It happened again this week, a 1-year-old girl was accidentally left in a car seat in the back of her parents’ pickup truck in their Nashville, Tennessee, driveway. The young girl died later that day.
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It takes about an hour for a child left in a hot car to suffer from heat stroke.
A new study tested different types of cars in the sun and in the shade to see just how quickly temperatures inside the vehicle can reach a level that's lethal for inside occupants. Researchers from Arizona State University (ASU) and the University of California, San Diego School of Medicine did their tests in Tempe, Arizona, using a 60-minute span as their basic measure, looking at what temperatures would do to a typical 2-year-old.
“We are hoping that our study can invoke awareness, send a new message with a human health-centered focus, support technological adoption from car manufacturers and other device manufacturers, and advance new policies that give people legal immunity if they need to save children and pets trapped in hot vehicles," Jennifer Vanos, lead study author and assistant professor of climate and human health at University of California, San Diego, told ABC News. "Those types of actions can decrease risk."
Over the last 20 years, about 750 children in the United States have become heatstroke victims after being left unattended in a car by a parent or a caregiver. Even more, 37 children die each year from pediatric vehicular hyperthermia (PVH) -- a process in which the body warms up to above 104 degrees and cannot cool down. More than half of those deaths are from children under 2 years old being left accidentally -- more than a fourth of the children were left “playing” in the car.
Heatstroke and hyperthermia effects happen along a spectrum. Even below 104 degrees Fahrenheit, heatstroke can lead to brain and organ damage.
This study, published in the science journal "Temperature" shows, on average 80 minutes in a sunny car is enough to kill a child. In a shaded vehicle, it takes a little under two hours for a 2-year-old’s body to reach a core temperature of greater than 104 degrees Fahrenheit.
"Our study not only quantifies temperature differences inside vehicles parked in the shade and the sun, but it also makes clear that even parking a vehicle in the shade can be lethal to a small child, if left long enough in the car," said Nancy Selover, an Arizona State climatologist and research professor in ASU's School of Geographical Sciences and Urban Planning.
Six vehicles -- two silver mid-size sedans, two silver minivans and two silver economy cars -- were moved from the shade to sunlight multiple times, as they measured interior air and surface temperatures. For cars parked in the sun for an hour, the average surface temperature for the dashboards was 157 degrees Fahrenheit, the steering wheels were 127 degrees Fahrenheit and the seats were 123 degrees Fahrenheit.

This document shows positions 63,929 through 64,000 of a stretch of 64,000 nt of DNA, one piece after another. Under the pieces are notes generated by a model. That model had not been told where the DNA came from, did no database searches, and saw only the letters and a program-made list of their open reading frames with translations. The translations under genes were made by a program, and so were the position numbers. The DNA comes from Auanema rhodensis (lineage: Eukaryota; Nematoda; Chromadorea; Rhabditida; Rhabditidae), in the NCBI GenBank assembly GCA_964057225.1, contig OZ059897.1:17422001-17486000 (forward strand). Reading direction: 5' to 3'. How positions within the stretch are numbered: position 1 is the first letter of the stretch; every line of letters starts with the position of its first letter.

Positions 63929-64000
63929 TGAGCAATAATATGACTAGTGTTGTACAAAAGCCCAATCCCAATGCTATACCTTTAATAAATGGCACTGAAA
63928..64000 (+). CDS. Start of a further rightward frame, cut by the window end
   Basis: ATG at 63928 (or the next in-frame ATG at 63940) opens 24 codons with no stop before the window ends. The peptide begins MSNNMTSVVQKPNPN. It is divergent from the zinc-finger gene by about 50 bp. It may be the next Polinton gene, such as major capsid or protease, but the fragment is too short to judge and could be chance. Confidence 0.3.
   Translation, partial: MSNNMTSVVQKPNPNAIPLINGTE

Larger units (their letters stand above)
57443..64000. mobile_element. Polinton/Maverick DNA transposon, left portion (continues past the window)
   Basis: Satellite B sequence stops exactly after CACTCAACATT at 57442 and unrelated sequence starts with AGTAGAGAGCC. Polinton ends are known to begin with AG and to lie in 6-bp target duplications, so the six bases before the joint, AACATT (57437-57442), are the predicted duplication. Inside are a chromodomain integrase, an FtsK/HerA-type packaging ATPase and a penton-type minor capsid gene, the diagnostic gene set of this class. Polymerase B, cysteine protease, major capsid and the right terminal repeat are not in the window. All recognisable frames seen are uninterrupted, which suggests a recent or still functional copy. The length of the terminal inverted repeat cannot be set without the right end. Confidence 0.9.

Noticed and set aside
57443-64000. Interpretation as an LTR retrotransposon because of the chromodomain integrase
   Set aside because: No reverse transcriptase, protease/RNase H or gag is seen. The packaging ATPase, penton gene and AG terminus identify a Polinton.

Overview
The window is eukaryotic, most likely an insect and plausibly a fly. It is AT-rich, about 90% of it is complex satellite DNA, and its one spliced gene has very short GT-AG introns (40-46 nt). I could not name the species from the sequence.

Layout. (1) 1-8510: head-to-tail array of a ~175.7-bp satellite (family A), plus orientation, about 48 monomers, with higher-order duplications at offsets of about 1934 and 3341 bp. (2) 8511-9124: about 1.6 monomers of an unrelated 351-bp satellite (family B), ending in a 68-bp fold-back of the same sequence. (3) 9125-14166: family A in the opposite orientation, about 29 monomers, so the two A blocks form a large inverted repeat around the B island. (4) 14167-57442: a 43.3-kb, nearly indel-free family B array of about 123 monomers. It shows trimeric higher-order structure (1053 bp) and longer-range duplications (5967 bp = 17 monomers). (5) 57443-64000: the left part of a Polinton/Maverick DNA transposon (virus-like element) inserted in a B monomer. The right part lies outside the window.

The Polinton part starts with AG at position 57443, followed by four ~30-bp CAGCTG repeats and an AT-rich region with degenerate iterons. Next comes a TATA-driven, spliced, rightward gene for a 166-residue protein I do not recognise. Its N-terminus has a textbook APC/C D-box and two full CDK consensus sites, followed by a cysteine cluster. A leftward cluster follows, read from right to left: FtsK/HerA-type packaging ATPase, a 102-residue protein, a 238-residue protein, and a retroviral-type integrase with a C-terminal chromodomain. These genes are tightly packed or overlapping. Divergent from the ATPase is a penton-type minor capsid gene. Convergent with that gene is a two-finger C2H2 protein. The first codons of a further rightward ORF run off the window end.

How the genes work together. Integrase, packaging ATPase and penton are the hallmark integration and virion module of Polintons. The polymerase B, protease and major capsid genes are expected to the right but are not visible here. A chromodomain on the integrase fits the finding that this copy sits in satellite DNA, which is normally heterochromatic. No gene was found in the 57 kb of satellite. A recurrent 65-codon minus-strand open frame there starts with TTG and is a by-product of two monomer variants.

Vehicles parked in the shade were cooler, with average surface temperatures of 118 degrees Fahrenheit, steering wheels 107 degrees, and seats 106 degrees. The various vehicles warmed up at different rates, with the economy car warming up faster than the mid-size sedan and minivan.
"These tests replicated what might happen during a shopping trip," Selover said. "We wanted to know what the interior of each vehicle would be like after one hour, about the amount of time it would take to get groceries. I knew the temperatures would be hot, but I was surprised by the surface temperatures."
The average estimated core temperature for a 2-year-old after 60 minutes in shaded vehicles was up to 101 degrees Fahrenheit. In sun-exposed vehicles, it was up to 103 degrees Fahrenheit, with higher final core temperatures in sun-exposed vehicles.
Of course, in the real world, different children would reach hyperthermia earlier or later, based on the climate, and a child’s size, clothing, ethnicity, and age.
"I don’t think our study can address the overall ‘risk’ of heatstroke because that depends on human behavior and actions more than anything," Vanos said. "All cars heat up to lethal temperatures across every state, and although it’s the level of heat that in the end causes the death, it’s the act of forgetfulness that is the trigger. Deaths have occurred in not-so-hot states as well. And even though parking in the shade decrease the heart rate of the child’s core temperature, the risk of death is likely the same as if parking in the sun."
Sima Patel, MD, is a third-year physical medicine and rehabilitation resident at the University of Minnesota who works in the ABC News medical unit.